September 30, 2014
Two others injuredThursday, June 5, 2014
Technician dies in Edenor electrical explosion in Palermo
A 35-year-old technician was killed yesterday as a result of an explosion in the manhole he was working on in the Palermo neighbourhood, judicial officials said yesterday, confirming that two other technicians had suffered injuries.
The men had been tasked with “reapplying special paint” and cleaning the space and had begun work in the morning, when at 11.30am “an electric discharge and explosion” occurred, killing the 35-year-old man and leaving another immobile, the prosecutor handling the case, Andrés Madrea, confirmed. He denied media reports that there had been a gas leak following the incident.
The third worker also suffered injuries but was able to escape from the manhole, though neither of the survivors were gravely injured, according to the prosecutor.
The men worked for a subcontractor hired by the Edenor electricity supplier to carry out work on the five-metre deep manhole under the footpath at 3700 Charcas street, near the intersection with Aráoz street, Edenor confirmed yesterday, noting the nature of their work did not require them to “operate nor work with the electrical structure” of the manhole.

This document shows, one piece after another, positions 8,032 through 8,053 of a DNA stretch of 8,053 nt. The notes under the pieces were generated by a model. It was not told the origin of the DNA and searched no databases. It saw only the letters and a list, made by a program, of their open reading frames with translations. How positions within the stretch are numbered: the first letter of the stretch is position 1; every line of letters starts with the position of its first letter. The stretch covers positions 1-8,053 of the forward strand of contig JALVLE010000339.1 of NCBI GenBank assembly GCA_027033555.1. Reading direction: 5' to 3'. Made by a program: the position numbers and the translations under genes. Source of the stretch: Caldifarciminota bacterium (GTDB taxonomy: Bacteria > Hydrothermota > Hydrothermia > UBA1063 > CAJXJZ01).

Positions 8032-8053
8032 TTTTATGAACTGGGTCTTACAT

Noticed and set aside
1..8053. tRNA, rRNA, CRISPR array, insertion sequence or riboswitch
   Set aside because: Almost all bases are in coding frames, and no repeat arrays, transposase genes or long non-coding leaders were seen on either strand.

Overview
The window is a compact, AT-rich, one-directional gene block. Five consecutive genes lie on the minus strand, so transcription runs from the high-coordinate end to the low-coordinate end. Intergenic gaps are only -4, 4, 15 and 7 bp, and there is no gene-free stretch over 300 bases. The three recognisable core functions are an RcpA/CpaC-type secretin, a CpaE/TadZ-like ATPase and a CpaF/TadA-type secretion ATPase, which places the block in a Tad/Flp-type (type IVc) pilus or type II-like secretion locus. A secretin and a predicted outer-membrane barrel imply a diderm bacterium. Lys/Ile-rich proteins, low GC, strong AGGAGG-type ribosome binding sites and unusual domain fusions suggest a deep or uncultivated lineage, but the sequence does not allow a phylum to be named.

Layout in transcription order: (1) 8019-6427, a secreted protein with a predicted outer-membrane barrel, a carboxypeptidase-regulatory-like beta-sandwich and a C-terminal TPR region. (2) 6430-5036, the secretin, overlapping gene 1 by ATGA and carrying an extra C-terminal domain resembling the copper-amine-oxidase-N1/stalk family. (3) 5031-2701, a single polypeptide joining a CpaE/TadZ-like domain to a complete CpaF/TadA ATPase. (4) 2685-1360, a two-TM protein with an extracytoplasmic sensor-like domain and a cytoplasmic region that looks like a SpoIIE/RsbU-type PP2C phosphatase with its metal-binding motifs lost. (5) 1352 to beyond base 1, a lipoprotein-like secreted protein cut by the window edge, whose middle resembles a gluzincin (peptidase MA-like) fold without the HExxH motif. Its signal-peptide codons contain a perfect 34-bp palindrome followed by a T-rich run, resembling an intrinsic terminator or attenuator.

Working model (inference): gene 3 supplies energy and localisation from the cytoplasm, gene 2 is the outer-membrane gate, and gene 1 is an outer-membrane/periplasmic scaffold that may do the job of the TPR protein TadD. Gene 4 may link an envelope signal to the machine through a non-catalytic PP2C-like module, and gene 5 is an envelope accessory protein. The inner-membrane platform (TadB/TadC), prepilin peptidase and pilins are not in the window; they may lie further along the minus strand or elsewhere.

The man was experienced in the work he was carrying out, Edenor said in a press release.
“The worker, who belonged to a contracted services specialized in civil works for manholes and who had undertaken many projects of a similar nature, died in circumstances that will be determined by judicial investigation that is under way,” the private firm said.
Witnesses said they saw the man emerge from the underground space, desperately seeking help from onlookers.
“The worker was desperate, crying and yelling. People wanted to help but they couldn’t,” a witness called Brenda told the journalists on the scene.
Firefighters and Edenor technicians removed the man’s body from the manhole, allowing investigators to establish the explosion had stemmed from the switchboard inside the space where the men were working on painting and removing leaves, rubbish and water.
Herald staff with DyN